During the last several years SPACs have gone mainstream with brand name private equity sponsors raising SPACs and brand name private equity sponsors selling portfolio companies to SPACs. Private equity sponsors who are considering a public markets exit for their portfolio companies may want to consider the pros and cons of taking their portfolio company public through a traditional IPO or a SPAC. The chart below summarizes the principal similarities and differences between effecting a public market exit through an IPO or a SPAC.
|Topic||Exit Through an IPO||Exit Through a SPAC|
|Suitability of company for public markets||Certain companies have attributes (growth prospects, industry type, leadership team) that increase the likelihood that they may IPO successfully||Able to take public companies that are not obvious IPO candidates|
|Valuation||Valuation depends upon market demand||Valuation is determined by negotiation between SPAC sponsor and sellers|
|Economics for sellers||No incremental economics||Ability to share in SPAC sponsor founder shares and warrants|
|Ability to rollover||Automatic “rollover” of shares not sold in the IPO by selling stockholders||Can negotiate with SPAC sponsor to rollover shares into SPAC vehicle|
|Expense of going public||Expensive process due to professional fees and underwriting discounts||Marginally less expensive as no underwriting discounts involved|
|Use of proceeds||Ability to raise equity capital to fund the business and repay debt||May be able to raise equity capital through a related PIPE transaction or use existing SPAC capital to repay debt or fund operations|
|Ability to monetize equity through going public||Able to sell secondary shares in IPO||Ability to receive cash consideration in the acquisition and to sell any secondary shares after the transaction|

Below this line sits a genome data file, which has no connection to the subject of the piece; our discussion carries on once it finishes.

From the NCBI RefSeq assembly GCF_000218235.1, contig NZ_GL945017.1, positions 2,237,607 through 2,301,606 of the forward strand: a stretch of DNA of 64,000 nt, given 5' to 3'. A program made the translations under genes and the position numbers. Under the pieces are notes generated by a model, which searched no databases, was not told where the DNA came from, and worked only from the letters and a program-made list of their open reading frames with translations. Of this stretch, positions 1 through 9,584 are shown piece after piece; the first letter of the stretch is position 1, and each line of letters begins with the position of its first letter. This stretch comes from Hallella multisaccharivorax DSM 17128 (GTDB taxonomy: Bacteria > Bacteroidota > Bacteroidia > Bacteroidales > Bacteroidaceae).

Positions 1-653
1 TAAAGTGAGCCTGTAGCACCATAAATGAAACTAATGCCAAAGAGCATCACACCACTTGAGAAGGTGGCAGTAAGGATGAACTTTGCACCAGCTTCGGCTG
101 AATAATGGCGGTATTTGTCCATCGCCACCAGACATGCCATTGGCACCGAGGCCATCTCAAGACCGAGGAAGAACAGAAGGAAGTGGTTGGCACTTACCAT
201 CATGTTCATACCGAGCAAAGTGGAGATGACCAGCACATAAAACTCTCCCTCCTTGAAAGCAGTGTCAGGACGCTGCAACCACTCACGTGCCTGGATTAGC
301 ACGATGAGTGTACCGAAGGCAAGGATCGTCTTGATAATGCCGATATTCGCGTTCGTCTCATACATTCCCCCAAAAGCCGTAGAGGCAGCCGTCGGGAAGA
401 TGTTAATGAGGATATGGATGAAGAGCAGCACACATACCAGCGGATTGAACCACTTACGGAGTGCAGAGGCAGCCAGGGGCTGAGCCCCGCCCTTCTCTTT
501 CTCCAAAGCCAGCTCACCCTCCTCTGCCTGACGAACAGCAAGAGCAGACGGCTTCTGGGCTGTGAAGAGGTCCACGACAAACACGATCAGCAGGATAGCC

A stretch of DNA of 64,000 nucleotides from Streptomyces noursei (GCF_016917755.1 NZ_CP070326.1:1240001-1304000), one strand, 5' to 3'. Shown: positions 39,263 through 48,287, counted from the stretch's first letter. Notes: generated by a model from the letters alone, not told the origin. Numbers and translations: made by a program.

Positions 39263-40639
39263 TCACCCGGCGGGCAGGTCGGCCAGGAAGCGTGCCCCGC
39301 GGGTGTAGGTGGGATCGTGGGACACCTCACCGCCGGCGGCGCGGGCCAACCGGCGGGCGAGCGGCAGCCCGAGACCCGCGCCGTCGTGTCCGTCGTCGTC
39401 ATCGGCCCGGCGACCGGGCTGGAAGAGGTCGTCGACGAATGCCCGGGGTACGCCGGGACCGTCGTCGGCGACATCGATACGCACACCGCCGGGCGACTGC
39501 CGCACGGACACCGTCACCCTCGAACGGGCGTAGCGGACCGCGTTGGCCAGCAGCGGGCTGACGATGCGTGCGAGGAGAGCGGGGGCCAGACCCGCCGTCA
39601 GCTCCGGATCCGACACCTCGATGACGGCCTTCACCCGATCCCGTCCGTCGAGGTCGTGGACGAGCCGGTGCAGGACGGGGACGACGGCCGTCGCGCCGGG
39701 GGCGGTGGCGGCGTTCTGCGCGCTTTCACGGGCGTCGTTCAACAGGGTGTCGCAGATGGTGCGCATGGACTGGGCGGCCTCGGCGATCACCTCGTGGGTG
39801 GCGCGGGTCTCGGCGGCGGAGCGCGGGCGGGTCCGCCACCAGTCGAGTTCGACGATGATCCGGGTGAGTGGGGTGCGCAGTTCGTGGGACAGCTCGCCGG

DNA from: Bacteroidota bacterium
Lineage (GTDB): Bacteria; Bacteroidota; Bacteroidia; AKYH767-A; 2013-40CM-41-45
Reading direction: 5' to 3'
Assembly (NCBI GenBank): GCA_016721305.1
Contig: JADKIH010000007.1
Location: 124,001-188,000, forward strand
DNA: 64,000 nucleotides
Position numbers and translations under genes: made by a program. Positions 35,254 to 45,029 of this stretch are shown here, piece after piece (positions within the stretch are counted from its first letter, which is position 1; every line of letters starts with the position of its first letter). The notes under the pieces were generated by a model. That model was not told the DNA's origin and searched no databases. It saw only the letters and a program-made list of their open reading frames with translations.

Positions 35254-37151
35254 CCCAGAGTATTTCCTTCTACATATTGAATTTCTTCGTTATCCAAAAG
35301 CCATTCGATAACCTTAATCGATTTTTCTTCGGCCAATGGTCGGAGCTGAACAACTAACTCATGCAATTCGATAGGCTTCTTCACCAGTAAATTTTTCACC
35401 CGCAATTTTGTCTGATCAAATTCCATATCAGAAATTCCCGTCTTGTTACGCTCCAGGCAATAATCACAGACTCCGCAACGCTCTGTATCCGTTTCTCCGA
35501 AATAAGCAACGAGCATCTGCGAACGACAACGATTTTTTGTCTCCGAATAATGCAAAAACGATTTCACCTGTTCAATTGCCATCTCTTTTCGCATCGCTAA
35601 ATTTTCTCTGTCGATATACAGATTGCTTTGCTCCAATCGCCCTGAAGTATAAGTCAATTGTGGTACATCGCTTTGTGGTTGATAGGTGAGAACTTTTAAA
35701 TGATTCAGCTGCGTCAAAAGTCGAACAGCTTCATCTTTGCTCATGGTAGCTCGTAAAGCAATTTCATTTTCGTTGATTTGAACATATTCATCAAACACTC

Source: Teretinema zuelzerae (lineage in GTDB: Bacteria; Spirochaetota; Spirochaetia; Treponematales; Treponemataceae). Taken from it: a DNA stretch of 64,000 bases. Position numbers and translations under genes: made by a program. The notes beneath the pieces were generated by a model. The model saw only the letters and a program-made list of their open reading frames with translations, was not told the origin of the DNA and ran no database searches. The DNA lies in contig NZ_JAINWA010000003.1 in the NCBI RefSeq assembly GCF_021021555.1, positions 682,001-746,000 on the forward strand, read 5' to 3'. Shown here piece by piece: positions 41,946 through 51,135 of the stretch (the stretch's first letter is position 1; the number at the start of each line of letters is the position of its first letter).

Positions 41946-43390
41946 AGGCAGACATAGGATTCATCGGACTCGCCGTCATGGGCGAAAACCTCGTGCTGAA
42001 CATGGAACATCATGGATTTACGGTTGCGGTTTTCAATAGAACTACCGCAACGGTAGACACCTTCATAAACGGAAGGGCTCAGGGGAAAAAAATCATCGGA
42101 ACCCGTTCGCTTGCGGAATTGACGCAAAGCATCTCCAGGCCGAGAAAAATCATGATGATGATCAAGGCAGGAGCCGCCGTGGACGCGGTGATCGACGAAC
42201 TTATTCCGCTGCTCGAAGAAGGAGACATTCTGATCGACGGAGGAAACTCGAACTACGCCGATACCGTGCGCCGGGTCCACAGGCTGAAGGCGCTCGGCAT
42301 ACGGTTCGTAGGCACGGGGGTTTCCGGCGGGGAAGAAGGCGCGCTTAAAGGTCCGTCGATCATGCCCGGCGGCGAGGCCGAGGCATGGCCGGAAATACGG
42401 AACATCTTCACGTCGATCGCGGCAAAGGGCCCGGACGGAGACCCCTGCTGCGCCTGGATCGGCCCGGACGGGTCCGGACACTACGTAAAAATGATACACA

|Process involved in going public||Requires extensive SEC level disclosure and SEC review||Requires extensive SEC level disclosure and SEC review|
|Creation of liquid trading market||Able to create a liquid trading market||Able to create a liquid trading market|
|Liquidity for existing holders||Creates public market for exit||Creates public market for exit|
|Ability to use equity to fund acquisition strategy||Able to use public equity for acquisitions||Able to use public equity for acquisitions|
|Execution risk||Ability to consummate IPO depends on market conditions||Ability to consummate sale to SPAC depends on non-exercise by SPAC stockholders of redemption rights and acceptance by public stockholders|
|Recourse for breach||Not applicable||Generally no recourse for breach|
As the chart above indicates, there can be significant advantages to structuring a public market exit for a portfolio company through a SPAC rather than a traditional IPO, including being able to customize the terms of the exit so that the selling sponsor can share in the founder shares and warrants received by the SPAC sponsor in connection with the formation of the SPAC and structuring the sale as an all cash deal or some combination of cash and stock. On the flip side, there is market risk in closing the SPAC transaction due to the redemption rights of the SPAC stockholders (although there is also market risk with an IPO obviously). The structure you choose will likely depend upon the nature of your portfolio company and your objectives.